Must Me TV: NBC Mulls Personalization

All business is personal. Given the surge of personalized TV media, NBC is mulling the idea of its own marketing/programming effort under the moniker TV For Me.

This summer, NBC filed for the trademark TV For Me with the federal government. Vince Manze, president and creative director of The NBC Agency, confirmed the move. "With all the my TV, my somethings out there, why not?" he asks.

There are no plans as yet to move forward, and registering the name is just a place saver. It reserves a spot for NBC--if and when it decides to put an organized effort together. As far as Internet registration is concerned, TVForMe.tv is available. But TVForMe.com is owned by Moscow resident Sergei Mikhailovich, according to NetworkSolutions.com.

News Corp.'s new MyNetworkTV broadcast network has laid some claim to this burgeoning area--as well as its hugely popular MySpace.com site. MyNetworkTV is launching in a couple of weeks.

Personalized media may be in the cards for NBC. But right now, the network is focusing on the new fall season as it attempts to escape a lowly fourth-place spot among 18-49 adult viewers.

NBC's new broadcast season kicks off Sept. 18, and Manze says the network's new efforts are tracking well.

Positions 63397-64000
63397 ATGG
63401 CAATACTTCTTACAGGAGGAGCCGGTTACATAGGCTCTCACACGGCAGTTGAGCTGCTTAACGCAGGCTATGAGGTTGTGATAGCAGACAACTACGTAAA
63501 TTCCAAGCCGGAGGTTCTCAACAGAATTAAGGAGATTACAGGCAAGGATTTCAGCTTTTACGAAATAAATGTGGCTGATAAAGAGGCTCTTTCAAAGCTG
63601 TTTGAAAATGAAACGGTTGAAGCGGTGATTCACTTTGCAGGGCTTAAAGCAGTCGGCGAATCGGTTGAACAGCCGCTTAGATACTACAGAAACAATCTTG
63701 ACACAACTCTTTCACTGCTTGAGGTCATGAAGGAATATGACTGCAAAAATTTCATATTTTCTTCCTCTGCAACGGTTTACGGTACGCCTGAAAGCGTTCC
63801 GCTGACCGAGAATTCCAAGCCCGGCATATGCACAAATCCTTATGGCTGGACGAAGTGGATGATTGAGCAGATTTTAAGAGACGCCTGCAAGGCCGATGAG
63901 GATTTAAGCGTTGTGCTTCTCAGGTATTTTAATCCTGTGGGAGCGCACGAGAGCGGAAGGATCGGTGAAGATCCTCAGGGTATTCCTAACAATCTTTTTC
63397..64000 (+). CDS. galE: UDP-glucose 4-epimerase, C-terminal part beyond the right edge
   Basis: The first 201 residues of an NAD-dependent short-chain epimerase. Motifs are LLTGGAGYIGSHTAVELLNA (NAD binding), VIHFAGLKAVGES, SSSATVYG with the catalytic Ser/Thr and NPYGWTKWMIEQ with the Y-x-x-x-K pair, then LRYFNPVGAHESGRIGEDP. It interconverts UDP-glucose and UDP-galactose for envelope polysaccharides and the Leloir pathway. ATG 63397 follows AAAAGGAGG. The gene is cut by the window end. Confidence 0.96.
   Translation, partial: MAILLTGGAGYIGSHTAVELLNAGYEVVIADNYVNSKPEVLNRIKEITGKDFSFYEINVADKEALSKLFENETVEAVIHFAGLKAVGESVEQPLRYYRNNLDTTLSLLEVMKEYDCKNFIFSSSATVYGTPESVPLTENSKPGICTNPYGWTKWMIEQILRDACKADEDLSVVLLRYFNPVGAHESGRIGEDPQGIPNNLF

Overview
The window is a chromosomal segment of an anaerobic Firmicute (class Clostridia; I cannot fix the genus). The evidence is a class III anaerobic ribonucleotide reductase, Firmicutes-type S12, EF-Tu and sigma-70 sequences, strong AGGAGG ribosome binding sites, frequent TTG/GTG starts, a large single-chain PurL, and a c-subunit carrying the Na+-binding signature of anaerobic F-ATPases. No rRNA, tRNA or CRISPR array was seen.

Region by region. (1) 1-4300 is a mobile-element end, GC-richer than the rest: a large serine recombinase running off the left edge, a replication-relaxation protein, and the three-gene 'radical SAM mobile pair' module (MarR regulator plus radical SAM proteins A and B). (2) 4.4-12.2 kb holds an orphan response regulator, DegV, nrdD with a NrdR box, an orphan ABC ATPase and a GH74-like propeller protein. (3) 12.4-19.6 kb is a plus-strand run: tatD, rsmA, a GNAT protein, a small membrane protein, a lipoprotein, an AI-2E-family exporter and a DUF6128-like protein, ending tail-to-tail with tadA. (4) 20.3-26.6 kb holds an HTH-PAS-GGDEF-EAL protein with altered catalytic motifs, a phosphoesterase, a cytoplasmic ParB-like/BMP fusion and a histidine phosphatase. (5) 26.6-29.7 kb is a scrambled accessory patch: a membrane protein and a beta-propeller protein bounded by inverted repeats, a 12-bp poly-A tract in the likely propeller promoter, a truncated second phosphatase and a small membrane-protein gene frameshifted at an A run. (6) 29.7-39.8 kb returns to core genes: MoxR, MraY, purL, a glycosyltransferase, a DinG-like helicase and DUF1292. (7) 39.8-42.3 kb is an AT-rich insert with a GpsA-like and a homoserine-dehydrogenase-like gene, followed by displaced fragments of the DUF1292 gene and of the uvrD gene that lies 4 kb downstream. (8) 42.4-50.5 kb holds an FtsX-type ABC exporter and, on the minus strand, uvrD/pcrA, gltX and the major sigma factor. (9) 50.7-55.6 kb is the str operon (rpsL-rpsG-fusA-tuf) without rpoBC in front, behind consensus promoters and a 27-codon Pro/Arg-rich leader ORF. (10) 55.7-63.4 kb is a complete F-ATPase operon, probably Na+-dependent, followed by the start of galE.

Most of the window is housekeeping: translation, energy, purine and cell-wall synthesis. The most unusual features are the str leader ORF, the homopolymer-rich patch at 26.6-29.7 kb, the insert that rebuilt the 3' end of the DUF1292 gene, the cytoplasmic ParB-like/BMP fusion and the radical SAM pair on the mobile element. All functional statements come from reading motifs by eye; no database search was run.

Research shows that NBC's new drama "Heroes" has been earning high percentage marks in viewer awareness. The show has an "Intent-To-View" score of 50. "That's a huge intent to view," says Manze, who adds that there are some 60 fan-sites already devoted to "Heroes."

Aaron Sorkin's "Studio 60 on the Sunset Strip" is also scoring well, registering higher than average scores of 40-plus on the "Intent-To-View" scorecard. Somewhat lower--but still higher than average--are "Friday Night Lights" and "Kidnapped," which are getting scores in the 30s.

"We have a lot of shows with a lot of buzz and critical reviews," says Manze.

Part of that is growing Internet buzz, says Manze. But while it is important, it may not add much to the marketing mix of launching a TV show. "My feeling is, it can't hurt," he says. "But I'm not sure it helps as much as people think."